What China says about the Prophet row controversy in India

This comes in response to the uproar over the controversial remarks by two BJP functionaries against Prophet Muhammad.

The ministry of external affairs has said that India accords the highest respect to all religions | Courtesy: Twitter

“We believe that different civilisations, different religions should respect each other and co-exist on an equal footing,” said China in response to the public uproar over the controversial remarks by two now-suspended Bharatiya Janata Party functionaries against Prophet Muhammad.

“We have noted relevant reports. We hope that the relevant incident can be properly managed,” Chinese foreign ministry spokesman Wang Wenbin said, responding to a question from the official Chinese media in Beijing on the protests triggered by the comments made by the BJP leaders,

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“It is important to abandon arrogance and prejudice, and important to deepen recognition and understanding of one’s own civilisation and differences from other civilisations and promote dialogue and harmonious co-existence,” he added.

Controversial remarks against the Prophet

The BJP on June 5 suspended its national spokesperson Nupur Sharma and expelled its Delhi media head Naveen Kumar Jindal after their controversial remarks against the Prophet.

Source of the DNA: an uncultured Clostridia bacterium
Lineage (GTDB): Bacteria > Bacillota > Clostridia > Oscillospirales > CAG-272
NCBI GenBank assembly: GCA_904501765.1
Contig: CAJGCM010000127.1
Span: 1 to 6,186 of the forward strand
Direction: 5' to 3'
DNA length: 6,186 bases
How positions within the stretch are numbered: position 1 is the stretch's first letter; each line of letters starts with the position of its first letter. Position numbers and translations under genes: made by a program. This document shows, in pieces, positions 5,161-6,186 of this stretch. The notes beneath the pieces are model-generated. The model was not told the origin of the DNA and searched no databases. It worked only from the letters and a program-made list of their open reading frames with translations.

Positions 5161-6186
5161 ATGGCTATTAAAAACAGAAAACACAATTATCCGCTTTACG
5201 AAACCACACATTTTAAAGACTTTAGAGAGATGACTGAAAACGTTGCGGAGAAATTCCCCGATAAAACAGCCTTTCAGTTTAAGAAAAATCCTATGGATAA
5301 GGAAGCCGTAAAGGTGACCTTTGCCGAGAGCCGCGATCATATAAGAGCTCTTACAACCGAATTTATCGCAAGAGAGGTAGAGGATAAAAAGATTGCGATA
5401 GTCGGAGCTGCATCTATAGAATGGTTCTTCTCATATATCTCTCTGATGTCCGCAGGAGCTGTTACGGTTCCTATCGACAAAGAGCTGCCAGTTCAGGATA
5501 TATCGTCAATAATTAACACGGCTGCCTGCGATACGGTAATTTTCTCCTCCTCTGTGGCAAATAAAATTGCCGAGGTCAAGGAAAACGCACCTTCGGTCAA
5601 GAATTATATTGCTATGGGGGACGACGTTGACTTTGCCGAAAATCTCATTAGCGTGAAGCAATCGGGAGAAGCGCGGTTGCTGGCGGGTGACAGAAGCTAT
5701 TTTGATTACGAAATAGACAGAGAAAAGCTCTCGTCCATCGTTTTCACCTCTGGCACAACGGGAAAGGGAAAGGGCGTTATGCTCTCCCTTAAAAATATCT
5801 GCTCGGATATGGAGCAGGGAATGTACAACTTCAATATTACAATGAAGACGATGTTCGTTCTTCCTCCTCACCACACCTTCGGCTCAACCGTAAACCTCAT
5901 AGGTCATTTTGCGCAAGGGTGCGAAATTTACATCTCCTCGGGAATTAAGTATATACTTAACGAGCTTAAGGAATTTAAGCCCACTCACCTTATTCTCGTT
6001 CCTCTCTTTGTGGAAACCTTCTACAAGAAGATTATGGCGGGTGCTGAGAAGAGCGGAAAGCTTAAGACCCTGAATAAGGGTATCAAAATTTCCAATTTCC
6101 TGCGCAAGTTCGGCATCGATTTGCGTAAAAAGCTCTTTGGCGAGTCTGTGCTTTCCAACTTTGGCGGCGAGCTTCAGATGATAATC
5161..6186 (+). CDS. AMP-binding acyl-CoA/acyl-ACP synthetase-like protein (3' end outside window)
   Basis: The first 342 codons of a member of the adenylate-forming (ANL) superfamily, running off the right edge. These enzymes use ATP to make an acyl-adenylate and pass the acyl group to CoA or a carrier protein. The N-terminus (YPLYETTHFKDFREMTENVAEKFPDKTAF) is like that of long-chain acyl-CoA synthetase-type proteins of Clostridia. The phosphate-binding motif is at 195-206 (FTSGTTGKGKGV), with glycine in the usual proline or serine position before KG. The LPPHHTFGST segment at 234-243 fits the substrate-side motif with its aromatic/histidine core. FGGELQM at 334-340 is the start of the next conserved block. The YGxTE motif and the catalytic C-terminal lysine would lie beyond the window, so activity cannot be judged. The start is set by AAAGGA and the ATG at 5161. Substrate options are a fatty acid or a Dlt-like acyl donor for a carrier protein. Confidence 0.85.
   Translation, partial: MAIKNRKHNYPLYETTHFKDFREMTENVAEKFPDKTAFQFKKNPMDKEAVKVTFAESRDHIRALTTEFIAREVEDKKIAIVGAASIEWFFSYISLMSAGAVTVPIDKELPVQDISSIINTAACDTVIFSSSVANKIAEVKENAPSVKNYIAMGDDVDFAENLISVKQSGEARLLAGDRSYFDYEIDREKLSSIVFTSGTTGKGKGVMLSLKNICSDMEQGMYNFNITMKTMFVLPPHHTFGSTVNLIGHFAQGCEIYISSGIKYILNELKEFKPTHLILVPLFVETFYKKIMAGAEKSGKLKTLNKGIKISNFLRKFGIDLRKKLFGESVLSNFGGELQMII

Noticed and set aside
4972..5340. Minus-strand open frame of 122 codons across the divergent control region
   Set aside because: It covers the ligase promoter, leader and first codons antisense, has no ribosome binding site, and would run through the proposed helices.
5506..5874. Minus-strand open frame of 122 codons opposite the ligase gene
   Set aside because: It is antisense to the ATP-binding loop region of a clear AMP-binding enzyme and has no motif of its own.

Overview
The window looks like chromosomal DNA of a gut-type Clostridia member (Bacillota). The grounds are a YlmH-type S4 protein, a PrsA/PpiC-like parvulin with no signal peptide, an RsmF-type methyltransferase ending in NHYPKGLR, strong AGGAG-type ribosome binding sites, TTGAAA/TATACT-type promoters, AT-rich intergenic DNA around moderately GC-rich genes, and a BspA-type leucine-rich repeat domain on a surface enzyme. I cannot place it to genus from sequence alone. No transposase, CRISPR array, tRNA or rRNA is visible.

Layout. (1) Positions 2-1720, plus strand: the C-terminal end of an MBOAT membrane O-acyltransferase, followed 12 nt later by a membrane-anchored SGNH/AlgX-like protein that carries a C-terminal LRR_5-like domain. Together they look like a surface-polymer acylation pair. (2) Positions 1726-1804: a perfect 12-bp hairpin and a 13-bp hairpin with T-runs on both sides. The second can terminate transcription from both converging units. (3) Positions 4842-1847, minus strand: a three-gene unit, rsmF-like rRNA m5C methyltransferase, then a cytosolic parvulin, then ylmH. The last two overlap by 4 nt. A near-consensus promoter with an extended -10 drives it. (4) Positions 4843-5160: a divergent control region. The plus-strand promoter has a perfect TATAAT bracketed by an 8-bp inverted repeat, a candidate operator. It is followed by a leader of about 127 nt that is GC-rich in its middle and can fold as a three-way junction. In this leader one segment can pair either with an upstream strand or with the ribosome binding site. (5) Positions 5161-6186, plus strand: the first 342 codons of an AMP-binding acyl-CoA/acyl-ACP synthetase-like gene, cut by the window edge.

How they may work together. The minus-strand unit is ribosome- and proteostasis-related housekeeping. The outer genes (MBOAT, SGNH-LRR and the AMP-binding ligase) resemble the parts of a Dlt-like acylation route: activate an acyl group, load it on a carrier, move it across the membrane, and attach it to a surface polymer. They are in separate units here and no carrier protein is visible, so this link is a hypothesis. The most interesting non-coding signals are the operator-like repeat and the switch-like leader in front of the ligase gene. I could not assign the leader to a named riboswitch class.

Amid protests by Muslim groups over the remarks, the party also issued a statement aimed at assuaging the concerns of minorities and distancing itself from these members. It asserted that it respects all religions and strongly denounces the insult of any religious personality.

The ministry of external affairs has said that India accords the highest respect to all religions.

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The offensive tweets and comments denigrating a religious personality were made by certain individuals. They do not, in any manner, reflect the views of the Government of India. Strong action has already been taken against these individuals by relevant bodies, the MEA spokesperson said last week.

Repression of Uyghur Muslims

China faces allegations of a mass crackdown on Uyghur Muslims in its Xinjiang province.

Last month, the UN Human Rights Council chief Michelle Bachelet visited China after a long drawn-out negotiation process with Beijing to probe the allegations of internment of over a million Uyghur Muslims of different ages as part of its crackdown on Islamic militants.

At the end of her visit to Xinjiang on May 28, Bachelet said: “I have raised questions and concerns about the application of counter-terrorism and de-radicalisation measures and their broad application — particularly their impact on the rights of Uyghurs and other predominantly Muslim minorities.”

The UN earlier said it has identified patterns of arbitrary detention, coerced labour and broader infringements on civil liberties in Xinjiang.

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 (With inputs from agencies)

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